Stymied by a finicky capital market, W. Kevin Fitzgerald’s 400,000-square-foot office/ hotel complex planned near Boston Common is being repositioned as a luxury residential project, the veteran landlord and parking lot operator acknowledged last week.

While declining comment on specifics until he meets with residents of the abutting Chinatown neighborhood, Fitzgerald confirmed that he has been in negotiations with Charles E. Smith Residential Realty. According to sources, Fitzgerald and the Virginia-based real estate investment trust had a signed letter of intent for the development of the property that has since expired. That does not apparently mean the deal is dead, however.

Although Fitzgerald would not discuss any details, he did say that he and the REIT “are trying to enter into a firm partnership agreement” for the site, which is located at the corner of Washington and Essex streets near Downtown Crossing. “Like all things, these things take time,” said Fitzgerald, who would not discuss the matter further. If a pact went through, Charles E. Smith reportedly would operate the residential portion of the building, while Fitzgerald’s Fitz-Inn Parking Systems would oversee the estimated 400 parking spaces that would be added.

The change of plans for what was to be called Liberty Center reflects both the vagaries of the real estate industry and changes in the financial markets. When Fitzgerald first entertained thoughts of developing his 23-story building, it appeared that he had both an office user and a hotel operator to help anchor the estimated $120 million project. For various reasons, those arrangements ultimately fell through, although the more daunting problems came on the financing end of the effort.

Even in Boston’s booming downtown, where both office space and hotel rooms are in short supply, the financial markets have continued to shy away from backing such ventures without significant equity contributions. Coupled with rising construction costs, hotel projects throughout the city – including Starwood Hotel’s planned convention facility in the Seaport District – have found difficult sledding when trying to get the funding in place.

Whether those difficulties played into Fitzgerald’s decision is unclear, but industry observers say they believe it could be a prudent move given the current climate. According to Fantini & Gorga principal George J. Fantini, for example, “there’s much more debt and equity out there for multifamily housing than there is for office, and certainly for hotels.”

Fantini added that he believes the proposed location would also be attractive for residential use, especially given construction of Millennium Place barely a block away. That $475 million venture will include a mix of condominiums, office space and a Ritz Carlton Hotel. Along with the prestigious hotel, Fantini noted the project calls for amenities that would attract nearby residents, including a health club, restaurants and a major movie complex.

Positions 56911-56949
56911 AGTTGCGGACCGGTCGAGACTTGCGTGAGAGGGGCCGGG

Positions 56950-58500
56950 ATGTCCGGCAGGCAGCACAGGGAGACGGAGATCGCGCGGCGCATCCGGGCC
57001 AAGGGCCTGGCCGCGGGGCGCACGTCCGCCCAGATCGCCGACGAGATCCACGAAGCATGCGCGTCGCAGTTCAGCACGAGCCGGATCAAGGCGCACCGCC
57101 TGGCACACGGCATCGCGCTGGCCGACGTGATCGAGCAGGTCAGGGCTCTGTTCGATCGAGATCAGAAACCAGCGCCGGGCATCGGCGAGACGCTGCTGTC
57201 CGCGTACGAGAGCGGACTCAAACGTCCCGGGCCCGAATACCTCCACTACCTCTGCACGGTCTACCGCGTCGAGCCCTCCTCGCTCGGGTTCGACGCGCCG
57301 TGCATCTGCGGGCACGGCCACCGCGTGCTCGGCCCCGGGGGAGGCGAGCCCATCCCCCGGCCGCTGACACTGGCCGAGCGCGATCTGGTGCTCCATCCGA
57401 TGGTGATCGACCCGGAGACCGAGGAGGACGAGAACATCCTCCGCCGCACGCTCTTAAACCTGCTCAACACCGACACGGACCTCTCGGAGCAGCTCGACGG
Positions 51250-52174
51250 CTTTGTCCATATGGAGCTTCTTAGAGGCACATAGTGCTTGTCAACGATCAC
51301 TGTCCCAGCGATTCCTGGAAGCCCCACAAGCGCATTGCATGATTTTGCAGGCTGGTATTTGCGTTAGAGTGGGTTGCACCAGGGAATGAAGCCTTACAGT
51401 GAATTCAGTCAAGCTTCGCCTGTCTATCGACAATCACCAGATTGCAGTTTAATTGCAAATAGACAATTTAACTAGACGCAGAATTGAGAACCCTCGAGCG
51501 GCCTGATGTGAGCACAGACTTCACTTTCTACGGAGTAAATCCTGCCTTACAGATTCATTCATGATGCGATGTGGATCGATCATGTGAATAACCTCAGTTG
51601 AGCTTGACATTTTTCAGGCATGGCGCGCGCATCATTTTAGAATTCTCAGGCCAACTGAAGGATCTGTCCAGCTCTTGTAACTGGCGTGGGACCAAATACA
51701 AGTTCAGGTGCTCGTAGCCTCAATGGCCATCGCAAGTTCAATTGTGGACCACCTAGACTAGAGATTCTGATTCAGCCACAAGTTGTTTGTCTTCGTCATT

“I think he’s got a terrific story to tell,” Fantini said of Fitzgerald. “Big league housing investors on the luxury end will find that place as good a location as you can find.”

Quick Transition
That outlook has only come about recently, Fantini added, given that Fitzgerald’s project is located in the heart of the infamous Combat Zone, the adult entertainment district that has been slowly eroding for the past decade. Indeed, as part of his project, Fitzgerald earlier this year acquired the Liberty Bookstore Two for $7.5 million with plans to demolish that building to make way for Liberty Center.

Efforts to convert the midtown section have gone through various fits and stops since the late 1980s, but Fantini said he believes the change is now in full force. “In my 35 years in the business, I can’t think of an area that’s going to transition as quickly as that one,” said Fantini. “It’s really quite dramatic.”

Calls to Charles E. Smith were not returned by press deadline, but others familiar with the location said they also believe it would work well for housing. One source at a competing firm estimated that just over 300 units could be generated, although he added that, “there’s a lot of complicated pieces to the project,” including the question of how the structure would wrap around the existing Liberty Tree building on the corner of the block.

Despite those challenges, the source also said he believes Fitzgerald has the experience to succeed with the concept, both due to the proposed use and the developer himself. “Kevin is a tremendous asset to that whole area,” said the source, who requested anonymity. “I’m sure he has the political savvy to get it done.”

Charles E. Smith has been trying to crack the Boston market for some time, having made its original foray into the area in 1997 when it paid $27.2 million for 2000 Commonwealth Ave. in Brighton, a luxury high-rise apartment building developed by Jerome Rappaport. The REIT also reportedly had tried to acquire the former Stop & Shop bakery warehouse in Boston’s North Station district earlier this year, but failed when the Intercontinental Cos. acquired it for $24 million.

$120M Liberty Center Plan Shifts Focus to Residential

by Banker & Tradesman time to read: 3 min